HPA statistics suggest that Enterococcus species are the fourth most reported cause of bacteraemias1, with the vast majority of cases caused by E.faecalis or E.faecium. Since the antibiotic sensitivity profiles of these two species differ significantly, identification of the specific species responsible for a particular infection is highly important in ensuring the most effective treatment.
E.faecalis is sensitive to many frequently used antibiotics such as ampicillin, but E. faecium exhibits resistance to such agents. Particular concern has focused upon the emergence of glycopeptide resistant Enterococci (GRE), most often due to E.faecium. These are unaffected by vancomycin and teicoplanin, so prompt and accurate identification of this species is essential to ensure that an appropriate antimicrobial therapy can be instituted. Unfortunately, conventional culture based techniques can take up to 2-3 days to provide a positive species identification.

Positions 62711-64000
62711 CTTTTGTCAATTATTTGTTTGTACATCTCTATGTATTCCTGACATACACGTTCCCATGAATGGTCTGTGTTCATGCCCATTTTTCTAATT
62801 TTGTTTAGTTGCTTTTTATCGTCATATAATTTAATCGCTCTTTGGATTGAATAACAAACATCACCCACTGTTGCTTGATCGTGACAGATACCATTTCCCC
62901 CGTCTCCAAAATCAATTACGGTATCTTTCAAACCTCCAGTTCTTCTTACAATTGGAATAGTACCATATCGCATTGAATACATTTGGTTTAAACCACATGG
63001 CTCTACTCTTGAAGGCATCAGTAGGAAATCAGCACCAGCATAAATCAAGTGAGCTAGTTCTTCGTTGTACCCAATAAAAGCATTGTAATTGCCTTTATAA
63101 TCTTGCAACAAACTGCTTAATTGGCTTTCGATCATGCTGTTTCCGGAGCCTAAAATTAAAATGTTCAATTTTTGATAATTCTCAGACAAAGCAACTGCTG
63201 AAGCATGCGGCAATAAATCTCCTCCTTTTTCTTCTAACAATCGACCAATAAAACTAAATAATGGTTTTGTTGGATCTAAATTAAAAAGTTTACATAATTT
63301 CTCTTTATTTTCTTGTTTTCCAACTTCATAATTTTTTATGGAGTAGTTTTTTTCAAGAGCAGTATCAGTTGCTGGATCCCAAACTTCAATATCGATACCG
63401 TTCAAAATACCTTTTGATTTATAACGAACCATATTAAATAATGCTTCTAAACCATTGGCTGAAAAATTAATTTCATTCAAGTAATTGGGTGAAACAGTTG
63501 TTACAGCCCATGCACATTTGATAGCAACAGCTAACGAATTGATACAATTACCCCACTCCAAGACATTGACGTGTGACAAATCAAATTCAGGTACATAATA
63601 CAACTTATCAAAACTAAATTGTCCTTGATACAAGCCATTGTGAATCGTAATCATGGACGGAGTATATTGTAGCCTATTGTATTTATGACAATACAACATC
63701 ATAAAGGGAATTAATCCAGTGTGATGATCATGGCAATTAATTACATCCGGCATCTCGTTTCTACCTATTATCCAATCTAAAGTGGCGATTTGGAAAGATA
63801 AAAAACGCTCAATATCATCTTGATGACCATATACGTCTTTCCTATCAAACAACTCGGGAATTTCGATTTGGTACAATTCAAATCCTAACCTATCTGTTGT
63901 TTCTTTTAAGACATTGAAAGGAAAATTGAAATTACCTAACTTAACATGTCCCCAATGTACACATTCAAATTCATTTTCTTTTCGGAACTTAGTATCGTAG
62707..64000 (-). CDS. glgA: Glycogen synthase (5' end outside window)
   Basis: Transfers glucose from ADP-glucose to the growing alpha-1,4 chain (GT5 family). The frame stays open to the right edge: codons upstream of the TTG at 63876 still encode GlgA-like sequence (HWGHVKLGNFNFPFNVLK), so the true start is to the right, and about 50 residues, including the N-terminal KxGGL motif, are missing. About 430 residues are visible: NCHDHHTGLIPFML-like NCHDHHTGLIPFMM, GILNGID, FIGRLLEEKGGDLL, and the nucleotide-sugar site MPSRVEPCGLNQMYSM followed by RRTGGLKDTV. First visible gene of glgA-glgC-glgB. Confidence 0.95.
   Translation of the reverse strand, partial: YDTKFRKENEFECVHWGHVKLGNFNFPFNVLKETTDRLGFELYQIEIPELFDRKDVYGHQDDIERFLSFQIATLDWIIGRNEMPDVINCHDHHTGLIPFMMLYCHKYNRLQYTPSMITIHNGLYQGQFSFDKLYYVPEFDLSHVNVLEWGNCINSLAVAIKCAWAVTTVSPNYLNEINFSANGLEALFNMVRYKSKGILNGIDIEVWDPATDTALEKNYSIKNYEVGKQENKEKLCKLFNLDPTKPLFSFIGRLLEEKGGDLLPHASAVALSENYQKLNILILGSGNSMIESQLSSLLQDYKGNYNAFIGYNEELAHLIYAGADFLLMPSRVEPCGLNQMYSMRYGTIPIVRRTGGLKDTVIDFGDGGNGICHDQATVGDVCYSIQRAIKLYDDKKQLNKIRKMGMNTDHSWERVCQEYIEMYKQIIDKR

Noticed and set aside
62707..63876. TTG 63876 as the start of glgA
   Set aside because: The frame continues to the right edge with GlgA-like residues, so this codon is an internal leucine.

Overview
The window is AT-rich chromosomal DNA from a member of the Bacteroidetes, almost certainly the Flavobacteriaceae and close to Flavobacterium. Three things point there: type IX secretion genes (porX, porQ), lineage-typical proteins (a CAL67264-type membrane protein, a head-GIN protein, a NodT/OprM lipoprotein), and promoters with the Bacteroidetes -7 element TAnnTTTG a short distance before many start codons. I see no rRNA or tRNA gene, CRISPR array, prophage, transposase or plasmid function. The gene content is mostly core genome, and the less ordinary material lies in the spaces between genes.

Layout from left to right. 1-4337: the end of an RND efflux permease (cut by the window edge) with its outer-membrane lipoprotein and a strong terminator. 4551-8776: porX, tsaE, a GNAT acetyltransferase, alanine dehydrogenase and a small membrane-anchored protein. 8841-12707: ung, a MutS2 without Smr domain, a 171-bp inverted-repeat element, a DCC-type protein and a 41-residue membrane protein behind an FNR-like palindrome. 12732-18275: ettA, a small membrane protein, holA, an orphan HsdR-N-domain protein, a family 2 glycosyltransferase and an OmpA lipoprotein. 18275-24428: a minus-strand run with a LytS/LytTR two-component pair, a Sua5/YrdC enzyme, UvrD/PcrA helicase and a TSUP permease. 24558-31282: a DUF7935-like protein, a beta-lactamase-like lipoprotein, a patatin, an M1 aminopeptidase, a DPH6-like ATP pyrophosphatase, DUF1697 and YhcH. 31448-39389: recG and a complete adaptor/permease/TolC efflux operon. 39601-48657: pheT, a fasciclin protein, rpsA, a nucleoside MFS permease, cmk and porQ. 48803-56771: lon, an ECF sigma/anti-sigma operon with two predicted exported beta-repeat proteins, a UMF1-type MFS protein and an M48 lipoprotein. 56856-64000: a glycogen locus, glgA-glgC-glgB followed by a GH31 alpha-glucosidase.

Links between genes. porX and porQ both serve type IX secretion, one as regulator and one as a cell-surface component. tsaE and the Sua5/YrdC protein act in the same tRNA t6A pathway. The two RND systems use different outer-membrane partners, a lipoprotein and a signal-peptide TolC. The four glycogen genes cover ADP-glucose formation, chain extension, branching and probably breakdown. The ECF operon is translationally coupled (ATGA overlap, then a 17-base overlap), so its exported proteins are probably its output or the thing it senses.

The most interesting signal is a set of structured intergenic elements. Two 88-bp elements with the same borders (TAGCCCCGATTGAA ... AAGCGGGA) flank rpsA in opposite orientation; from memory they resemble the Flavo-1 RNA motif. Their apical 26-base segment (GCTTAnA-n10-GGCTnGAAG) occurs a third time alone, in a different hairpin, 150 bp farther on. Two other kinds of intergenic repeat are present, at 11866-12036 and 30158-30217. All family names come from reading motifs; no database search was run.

Such delay in implementation of the correct therapy can negatively impact patient outcomes2 meaning traditional methods of species identification are not conducive to the most effective treatment.
The Enterococcus QuickFISH™ BC kit solves this problem by facilitating positive species identification of E.faecalis and E.faecium in 20 minutes, directly from positive blood cultures, with minimal sample preparation. Based on the proven PNA-FISH technology from AdvanDX, Enterococcus QuickFISH BC allows the species to be reported at the same time as the gram stain result. This means that appropriate therapy can be rapidly implemented to treat patients with E.faecium bacteraemia, while minimising the unnecessary use of more aggressive or broad spectrum antibiotics for the treatment of E.faecalis.
This leads to improved patient outcomes, enhances pharmacovigilance and permits better use of precious health service resources.
This article was published previously in Alpha Laboratories’ Leading Edge Newsletter – Autumn 2013.
1. www.hpa.org.uk/Topics/Infectious Diseases/InfectionsAZ/Bacteraemia
2. Cheah ALY et al Clin Microbiol Infect 2013;19: E181–E189